The Washington Senate just passed a hodge-podge medical malpractice reform bill unlikely to make a difference.
Breaking down the main provisions:
• Changes that would prevent apologies to patients from health care providers from being used in court, as well as a requirement that lawyers would have to file certificates of merit when filing suit against health care professionals
Y'know, it's really fun to play this game, but unmerited lawsuits pretty much never make it to court. It's exceedingly difficult to sue, and lawyers have no incentive to go after cases with a high risk of failure. This change is purely symbolic.
• the bill would place a $1 million cap on non-economic damage awards in malpractice cases that go to arbitration instead of trial
I'm trying to find the stat, but I imagine there aren't many arbitrations that involve over $1 million for non-economic damages, so it's unclear how much this would do.
• The malpractice bill also would enable the insurance commissioner to reject increases in doctors' insurance premiums and collect data on malpractice payouts for analysis
This just isn't the government's place. Why? Because the "data analysis" will end up in a vault (or hard-drive) somewhere and is unlikely to be used for anything.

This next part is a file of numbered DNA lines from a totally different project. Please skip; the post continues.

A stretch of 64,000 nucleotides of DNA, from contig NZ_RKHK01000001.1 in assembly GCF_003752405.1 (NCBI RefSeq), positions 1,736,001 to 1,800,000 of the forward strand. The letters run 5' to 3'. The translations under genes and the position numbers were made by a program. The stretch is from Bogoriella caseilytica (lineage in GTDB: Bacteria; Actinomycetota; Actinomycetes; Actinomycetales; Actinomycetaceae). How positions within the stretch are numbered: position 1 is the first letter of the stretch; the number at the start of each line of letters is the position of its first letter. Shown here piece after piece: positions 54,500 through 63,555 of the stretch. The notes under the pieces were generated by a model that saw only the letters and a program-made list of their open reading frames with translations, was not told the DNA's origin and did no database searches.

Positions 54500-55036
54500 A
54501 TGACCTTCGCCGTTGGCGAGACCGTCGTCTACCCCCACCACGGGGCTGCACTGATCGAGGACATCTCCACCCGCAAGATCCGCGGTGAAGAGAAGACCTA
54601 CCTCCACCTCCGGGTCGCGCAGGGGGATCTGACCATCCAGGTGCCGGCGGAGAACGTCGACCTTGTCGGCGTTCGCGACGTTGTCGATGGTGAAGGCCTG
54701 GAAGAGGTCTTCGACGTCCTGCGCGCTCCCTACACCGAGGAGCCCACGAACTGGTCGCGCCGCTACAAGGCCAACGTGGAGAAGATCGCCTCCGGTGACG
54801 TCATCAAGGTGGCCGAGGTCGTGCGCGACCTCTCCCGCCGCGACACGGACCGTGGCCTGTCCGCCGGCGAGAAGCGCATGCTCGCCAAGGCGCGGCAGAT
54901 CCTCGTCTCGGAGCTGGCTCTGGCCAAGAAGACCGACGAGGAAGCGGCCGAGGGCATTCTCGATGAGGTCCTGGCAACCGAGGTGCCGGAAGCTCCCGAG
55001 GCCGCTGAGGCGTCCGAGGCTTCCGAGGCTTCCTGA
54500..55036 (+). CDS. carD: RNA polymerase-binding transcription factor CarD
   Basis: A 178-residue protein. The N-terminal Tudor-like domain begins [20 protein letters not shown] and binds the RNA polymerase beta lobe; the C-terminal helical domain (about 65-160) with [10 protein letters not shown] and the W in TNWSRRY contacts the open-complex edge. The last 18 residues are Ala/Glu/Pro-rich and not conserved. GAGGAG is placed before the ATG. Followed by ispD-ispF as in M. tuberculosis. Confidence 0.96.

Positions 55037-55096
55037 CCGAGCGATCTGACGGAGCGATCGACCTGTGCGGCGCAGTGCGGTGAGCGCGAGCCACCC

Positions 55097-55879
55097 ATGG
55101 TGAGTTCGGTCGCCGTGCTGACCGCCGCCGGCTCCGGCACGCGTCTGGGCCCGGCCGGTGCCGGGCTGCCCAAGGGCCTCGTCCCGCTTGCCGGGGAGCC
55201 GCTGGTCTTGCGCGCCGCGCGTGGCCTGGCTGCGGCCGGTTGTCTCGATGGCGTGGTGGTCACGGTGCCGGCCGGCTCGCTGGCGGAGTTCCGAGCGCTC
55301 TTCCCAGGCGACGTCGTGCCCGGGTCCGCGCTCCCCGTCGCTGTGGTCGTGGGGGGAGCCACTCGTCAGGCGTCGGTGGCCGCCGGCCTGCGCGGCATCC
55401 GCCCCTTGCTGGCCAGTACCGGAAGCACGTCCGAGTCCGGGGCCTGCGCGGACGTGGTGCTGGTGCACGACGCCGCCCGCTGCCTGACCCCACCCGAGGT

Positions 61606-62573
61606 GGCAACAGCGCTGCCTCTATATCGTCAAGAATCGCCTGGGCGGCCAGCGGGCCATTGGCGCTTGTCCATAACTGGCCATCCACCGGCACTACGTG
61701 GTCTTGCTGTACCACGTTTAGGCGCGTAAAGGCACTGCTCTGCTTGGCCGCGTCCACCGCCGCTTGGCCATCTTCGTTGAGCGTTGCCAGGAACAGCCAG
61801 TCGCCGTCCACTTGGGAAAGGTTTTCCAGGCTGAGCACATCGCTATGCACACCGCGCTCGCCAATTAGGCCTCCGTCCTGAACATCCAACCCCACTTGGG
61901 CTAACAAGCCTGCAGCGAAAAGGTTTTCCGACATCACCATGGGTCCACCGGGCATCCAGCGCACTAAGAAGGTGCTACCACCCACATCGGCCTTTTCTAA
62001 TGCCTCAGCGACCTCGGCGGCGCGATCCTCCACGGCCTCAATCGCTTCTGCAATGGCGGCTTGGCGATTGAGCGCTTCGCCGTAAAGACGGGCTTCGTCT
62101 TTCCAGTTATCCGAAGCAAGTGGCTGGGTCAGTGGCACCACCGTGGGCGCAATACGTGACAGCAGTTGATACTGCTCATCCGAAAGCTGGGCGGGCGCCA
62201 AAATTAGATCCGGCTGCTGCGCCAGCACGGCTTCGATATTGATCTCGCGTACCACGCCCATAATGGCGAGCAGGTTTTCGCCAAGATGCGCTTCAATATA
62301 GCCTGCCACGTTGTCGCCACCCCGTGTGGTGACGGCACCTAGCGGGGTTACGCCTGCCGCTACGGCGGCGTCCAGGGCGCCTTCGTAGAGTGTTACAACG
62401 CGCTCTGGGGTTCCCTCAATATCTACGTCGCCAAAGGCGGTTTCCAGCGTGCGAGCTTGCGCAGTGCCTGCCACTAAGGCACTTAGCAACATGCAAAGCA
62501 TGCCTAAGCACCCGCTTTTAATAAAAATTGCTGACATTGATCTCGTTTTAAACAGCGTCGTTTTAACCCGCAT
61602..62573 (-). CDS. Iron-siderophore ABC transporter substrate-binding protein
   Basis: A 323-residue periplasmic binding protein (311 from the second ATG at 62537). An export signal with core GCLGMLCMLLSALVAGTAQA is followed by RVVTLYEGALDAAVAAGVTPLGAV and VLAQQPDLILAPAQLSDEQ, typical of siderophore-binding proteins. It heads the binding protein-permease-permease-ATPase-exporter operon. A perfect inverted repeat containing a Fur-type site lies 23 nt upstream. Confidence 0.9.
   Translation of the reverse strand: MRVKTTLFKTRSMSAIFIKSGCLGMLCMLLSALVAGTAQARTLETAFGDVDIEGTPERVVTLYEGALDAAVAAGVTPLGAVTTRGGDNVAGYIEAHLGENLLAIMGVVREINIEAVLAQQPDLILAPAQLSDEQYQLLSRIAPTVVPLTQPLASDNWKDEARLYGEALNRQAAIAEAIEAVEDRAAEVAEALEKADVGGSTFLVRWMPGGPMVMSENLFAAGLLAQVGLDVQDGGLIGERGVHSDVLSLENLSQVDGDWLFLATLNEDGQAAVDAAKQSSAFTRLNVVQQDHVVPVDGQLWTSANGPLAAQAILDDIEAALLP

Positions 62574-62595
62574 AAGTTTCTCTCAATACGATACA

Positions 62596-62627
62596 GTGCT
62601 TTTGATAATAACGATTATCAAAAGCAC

• Members of the public would be added to the doctor disciplinary board
This one is the strangest of all -- what do they mean by "members of the public"? Is it John Q. Patient or someone with actual knowledge about medical practice and licensure?
There's no caps on damages or efforts to make it more difficult to sue, but this amalgam of ineffective measures is a sorry excuse for reform. Mandatory reporting of injury, initiatives to set up more arbitration, and stricter punishment for doctors (i.e. license revocation) would be much sounder ways to proceed.
Update: Reader Public Health Press points out the more pernicious aspects of the certificate of merit: "Requiring a certificate of merit is a real change, but the devil is in the details (I don't have the bill in front of me, but that won't stop me from posting my thoughts!). Illinois requires such certificates, and recently made changes to their process. Generally, certificates are filed by the plaintiff's attorney with an attached Affidavit of Merit by a licensed medical practitioner, who must review the record and state there is a meritorious claim. That, in and of itself, is an additional administrative hurdle and cost incurred by the attorney and the patient/victim up front, and the burden goes up depending on the qualifications required of the expert (for example, do they have to be in the same or a similar specialty, or can it be just any physician with some working knowledge of the area in question?). But here's the way they can make a big difference in the number of suits filed: if the affidavit of merit requires details about the reviewing physician be disclosed (e .g., physician's names, addresses, etc.), it can create a tremendous amount of peer pressure to prevent physicians from signing on to these cases, and therefore make it significantly more difficult to get over the hurdles needed to file the claim."